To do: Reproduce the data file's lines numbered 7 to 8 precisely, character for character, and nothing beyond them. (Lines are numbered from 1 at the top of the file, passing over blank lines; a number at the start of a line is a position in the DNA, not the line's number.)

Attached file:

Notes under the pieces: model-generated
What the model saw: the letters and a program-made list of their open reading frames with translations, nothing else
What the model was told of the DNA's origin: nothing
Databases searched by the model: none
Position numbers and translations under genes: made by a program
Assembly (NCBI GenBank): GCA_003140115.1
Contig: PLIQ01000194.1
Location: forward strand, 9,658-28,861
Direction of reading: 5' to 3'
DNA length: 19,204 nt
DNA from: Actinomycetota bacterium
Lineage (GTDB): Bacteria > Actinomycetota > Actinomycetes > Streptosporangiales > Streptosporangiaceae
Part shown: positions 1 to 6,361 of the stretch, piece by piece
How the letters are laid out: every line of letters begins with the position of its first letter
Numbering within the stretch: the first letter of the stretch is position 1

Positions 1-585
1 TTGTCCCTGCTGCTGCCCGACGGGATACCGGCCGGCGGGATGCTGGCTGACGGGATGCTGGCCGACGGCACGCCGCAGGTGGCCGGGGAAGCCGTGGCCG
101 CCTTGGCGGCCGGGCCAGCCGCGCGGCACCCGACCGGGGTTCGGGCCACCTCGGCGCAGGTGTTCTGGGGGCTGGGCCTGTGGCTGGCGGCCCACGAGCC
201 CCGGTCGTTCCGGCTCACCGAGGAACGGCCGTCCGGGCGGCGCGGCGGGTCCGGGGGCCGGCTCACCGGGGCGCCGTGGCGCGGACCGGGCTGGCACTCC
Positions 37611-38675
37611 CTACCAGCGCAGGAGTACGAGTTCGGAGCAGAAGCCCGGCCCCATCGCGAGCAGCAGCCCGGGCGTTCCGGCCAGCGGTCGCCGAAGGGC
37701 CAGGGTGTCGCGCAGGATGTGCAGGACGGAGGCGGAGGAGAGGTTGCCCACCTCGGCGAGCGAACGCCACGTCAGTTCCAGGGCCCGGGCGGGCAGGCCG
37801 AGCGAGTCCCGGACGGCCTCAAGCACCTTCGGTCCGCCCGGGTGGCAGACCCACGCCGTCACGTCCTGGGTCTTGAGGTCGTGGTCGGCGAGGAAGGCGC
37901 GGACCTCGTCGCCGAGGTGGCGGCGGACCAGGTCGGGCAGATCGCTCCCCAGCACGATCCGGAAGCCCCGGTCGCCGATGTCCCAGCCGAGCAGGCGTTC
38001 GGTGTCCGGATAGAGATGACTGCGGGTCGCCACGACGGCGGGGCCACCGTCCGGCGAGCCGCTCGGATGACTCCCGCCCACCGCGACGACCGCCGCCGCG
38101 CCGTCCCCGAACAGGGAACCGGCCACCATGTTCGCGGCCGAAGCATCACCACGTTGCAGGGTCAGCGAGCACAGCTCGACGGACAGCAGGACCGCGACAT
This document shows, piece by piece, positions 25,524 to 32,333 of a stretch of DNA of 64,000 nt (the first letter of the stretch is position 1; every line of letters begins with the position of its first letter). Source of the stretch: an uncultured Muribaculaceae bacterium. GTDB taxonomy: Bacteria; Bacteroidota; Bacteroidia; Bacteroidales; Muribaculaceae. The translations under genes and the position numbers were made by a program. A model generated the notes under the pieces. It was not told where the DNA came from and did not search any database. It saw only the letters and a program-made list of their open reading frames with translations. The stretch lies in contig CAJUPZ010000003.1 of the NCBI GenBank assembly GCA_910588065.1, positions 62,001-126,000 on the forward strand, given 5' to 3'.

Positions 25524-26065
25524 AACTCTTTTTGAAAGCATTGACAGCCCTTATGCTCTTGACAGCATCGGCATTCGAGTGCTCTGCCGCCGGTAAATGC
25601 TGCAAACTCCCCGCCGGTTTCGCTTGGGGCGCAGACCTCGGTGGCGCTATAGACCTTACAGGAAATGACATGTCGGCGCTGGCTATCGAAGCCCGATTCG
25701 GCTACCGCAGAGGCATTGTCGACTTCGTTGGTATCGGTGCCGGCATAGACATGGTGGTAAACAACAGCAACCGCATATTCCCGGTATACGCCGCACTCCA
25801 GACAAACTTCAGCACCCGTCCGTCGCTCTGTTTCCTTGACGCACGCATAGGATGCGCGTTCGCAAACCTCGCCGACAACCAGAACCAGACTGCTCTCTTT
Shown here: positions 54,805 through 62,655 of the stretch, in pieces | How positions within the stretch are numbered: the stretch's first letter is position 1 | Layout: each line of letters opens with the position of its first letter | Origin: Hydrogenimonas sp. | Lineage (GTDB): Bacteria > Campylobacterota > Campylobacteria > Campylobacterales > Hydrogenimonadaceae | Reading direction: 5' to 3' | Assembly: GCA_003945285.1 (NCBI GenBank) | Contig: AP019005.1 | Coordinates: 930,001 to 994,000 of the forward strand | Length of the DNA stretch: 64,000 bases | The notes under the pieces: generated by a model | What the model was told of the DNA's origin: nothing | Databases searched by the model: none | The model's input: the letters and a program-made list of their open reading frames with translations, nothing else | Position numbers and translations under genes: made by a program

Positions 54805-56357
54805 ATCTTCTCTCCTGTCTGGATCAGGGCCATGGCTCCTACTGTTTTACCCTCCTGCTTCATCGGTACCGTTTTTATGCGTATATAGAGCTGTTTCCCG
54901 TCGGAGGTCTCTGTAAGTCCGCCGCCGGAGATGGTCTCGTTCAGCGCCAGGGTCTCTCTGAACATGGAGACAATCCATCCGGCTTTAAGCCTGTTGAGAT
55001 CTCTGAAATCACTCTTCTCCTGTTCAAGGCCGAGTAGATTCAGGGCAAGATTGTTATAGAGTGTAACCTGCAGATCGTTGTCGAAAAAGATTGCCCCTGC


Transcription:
Contig: PLIQ01000194.1
Location: forward strand, 9,658-28,861